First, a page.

Search for missing Malaysian plane expands to Indian Ocean

Search for missing Malaysian plane expands to Indian Ocean

Search for missing Malaysian plane expands to Indian Ocean

US officials helping in efforts to locate a missing Malaysian plane today said they are shifting their search to the Indian Ocean region amid reports that the aircraft could have flown for several hours before it disappeared nearly a week ago.

"It's my understanding that based on some new information that's not necessarily conclusive - but new information - an additional search area may be opened in the Indian Ocean," White House spokesman Jay Carney said.

"And we are consulting with international partners about the appropriate assets to deploy," he said without specifying the nature of the new information.

The move to expand the search to the Indian Ocean came after the US' defence and aviation experts said that there was a significant probability of the plane to be at the bottom of the Indian Ocean.

India along with US Navy's P-3C Orion maritime surveillance aircraft with long-range radar and communication capabilities will search in the Andaman Sea west of the Malacca Strait.
"The US P-3 will search west of the Strait of Malacca in the Andaman Sea," Lt Col Jeffrey Pool, a Pentagon spokesman said.

USS Kidd is now transiting from the Strait of Malacca to the Indian Ocean, the US Navy said, referring to a guided- missile destroyer initially deployed to the Gulf of Thailand.

Malaysia Airlines Beijing-bound flight MH370 was carrying 227 passengers, including five Indians and one Indian-origin Canadian, and 12 crew members when it mysteriously vanished from radar screens an hour after taking off from Kuala Lumpur last week.

There has been no trace of the plane nor any sign of wreckage despite a search by the navies and military aircraft of more than a dozen countries across Southeast Asia. India yesterday deployed four warships to locate the jetliner.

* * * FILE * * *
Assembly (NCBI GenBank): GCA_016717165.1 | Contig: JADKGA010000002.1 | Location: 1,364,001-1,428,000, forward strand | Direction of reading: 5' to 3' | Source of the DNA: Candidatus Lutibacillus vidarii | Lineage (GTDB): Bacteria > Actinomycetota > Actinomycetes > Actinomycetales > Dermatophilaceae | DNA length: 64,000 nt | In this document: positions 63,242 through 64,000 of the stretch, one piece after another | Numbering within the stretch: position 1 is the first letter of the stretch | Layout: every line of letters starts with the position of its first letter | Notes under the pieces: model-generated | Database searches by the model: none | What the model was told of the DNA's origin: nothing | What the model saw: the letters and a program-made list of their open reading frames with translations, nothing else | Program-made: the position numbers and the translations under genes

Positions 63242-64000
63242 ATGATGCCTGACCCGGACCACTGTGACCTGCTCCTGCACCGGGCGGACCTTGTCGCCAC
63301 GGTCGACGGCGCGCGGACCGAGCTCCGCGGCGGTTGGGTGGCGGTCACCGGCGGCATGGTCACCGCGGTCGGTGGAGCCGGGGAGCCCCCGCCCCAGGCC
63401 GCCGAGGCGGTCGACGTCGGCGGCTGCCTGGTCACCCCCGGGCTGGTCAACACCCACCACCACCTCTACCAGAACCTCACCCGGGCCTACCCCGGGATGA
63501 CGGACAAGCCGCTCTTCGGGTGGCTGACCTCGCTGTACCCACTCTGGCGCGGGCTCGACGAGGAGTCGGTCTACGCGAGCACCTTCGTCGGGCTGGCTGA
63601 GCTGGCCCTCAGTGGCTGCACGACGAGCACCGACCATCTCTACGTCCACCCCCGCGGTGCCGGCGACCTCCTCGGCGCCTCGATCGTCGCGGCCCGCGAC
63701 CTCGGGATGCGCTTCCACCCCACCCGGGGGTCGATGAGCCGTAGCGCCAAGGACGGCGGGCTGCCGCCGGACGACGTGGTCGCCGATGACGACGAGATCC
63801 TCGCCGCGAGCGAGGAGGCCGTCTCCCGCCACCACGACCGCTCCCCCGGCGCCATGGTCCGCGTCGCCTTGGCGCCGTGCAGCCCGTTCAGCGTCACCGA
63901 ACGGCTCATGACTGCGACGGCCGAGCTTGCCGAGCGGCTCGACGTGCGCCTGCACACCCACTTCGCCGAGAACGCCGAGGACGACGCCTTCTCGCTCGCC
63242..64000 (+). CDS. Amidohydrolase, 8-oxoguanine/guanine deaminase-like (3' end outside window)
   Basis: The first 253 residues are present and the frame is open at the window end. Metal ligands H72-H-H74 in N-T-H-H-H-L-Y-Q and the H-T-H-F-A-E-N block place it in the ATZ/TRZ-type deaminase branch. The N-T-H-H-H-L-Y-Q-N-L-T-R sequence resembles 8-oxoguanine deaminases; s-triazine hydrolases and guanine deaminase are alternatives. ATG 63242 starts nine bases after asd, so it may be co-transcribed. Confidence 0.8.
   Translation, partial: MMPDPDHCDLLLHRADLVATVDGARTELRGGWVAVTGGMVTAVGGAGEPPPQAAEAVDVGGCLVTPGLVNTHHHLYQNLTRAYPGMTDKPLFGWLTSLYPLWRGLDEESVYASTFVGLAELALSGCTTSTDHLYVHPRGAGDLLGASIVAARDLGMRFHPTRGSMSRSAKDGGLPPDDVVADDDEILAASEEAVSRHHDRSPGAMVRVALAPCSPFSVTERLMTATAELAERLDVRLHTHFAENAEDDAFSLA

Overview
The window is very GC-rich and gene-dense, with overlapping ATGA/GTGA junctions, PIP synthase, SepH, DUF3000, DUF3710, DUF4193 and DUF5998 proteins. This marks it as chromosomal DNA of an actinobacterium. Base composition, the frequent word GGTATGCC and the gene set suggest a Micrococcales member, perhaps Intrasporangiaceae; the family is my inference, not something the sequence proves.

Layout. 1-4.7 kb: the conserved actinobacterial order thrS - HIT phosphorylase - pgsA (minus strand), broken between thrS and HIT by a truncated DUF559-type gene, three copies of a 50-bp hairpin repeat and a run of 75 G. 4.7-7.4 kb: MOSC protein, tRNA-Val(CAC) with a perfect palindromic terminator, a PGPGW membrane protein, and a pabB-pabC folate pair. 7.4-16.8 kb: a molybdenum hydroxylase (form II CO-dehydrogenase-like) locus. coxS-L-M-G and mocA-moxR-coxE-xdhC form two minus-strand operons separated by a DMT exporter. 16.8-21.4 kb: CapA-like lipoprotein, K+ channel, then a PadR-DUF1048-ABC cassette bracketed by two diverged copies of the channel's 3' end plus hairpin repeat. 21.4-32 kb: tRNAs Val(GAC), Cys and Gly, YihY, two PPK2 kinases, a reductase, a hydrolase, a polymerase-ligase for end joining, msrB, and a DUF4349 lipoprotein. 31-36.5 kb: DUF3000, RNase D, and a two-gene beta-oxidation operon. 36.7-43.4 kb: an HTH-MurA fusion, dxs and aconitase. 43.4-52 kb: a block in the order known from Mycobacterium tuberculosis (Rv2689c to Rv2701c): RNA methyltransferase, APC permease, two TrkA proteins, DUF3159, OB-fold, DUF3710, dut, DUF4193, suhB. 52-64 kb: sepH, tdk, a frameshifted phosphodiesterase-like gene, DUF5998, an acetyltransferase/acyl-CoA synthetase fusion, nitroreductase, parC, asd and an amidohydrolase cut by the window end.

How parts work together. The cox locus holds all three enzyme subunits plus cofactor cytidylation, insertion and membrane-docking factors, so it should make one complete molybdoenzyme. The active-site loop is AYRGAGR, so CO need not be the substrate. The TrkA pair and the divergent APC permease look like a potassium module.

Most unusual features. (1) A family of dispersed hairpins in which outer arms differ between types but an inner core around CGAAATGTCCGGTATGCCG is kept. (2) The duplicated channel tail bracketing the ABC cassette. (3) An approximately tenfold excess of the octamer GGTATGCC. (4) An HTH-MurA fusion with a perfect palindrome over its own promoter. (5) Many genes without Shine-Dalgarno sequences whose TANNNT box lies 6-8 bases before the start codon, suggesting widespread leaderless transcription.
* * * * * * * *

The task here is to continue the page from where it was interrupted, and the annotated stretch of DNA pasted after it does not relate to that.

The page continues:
A US official briefing on search said that the flight sent signals to a satellite for four hours after the aircraft went missing, Washington Post reported.

The US official, who spoke on condition of anonymity, said the Boeing 777-200 wasn't transmitting data to the satellite, but was instead sending out a signal to establish contact.

"If the two engines on the Boeing 777 functioned for up to four additional hours, that could strengthen concern that a rogue pilot or hijacker took control of the plane early Saturday over the Gulf of Thailand," the paper said.

Meanwhile, The Wall Street Journal said communication satellites received intermittent data "pings" from the missing jet, giving the plane's location, speed and altitude for at least five hours after it disappeared from radar screens.

The final satellite ping was sent from over water, at what one of these people called a "normal" cruising altitude.

Noting that it is unclear why the transmissions stopped, the daily reported that one possibility could be that the system sending them had been disabled by someone on board.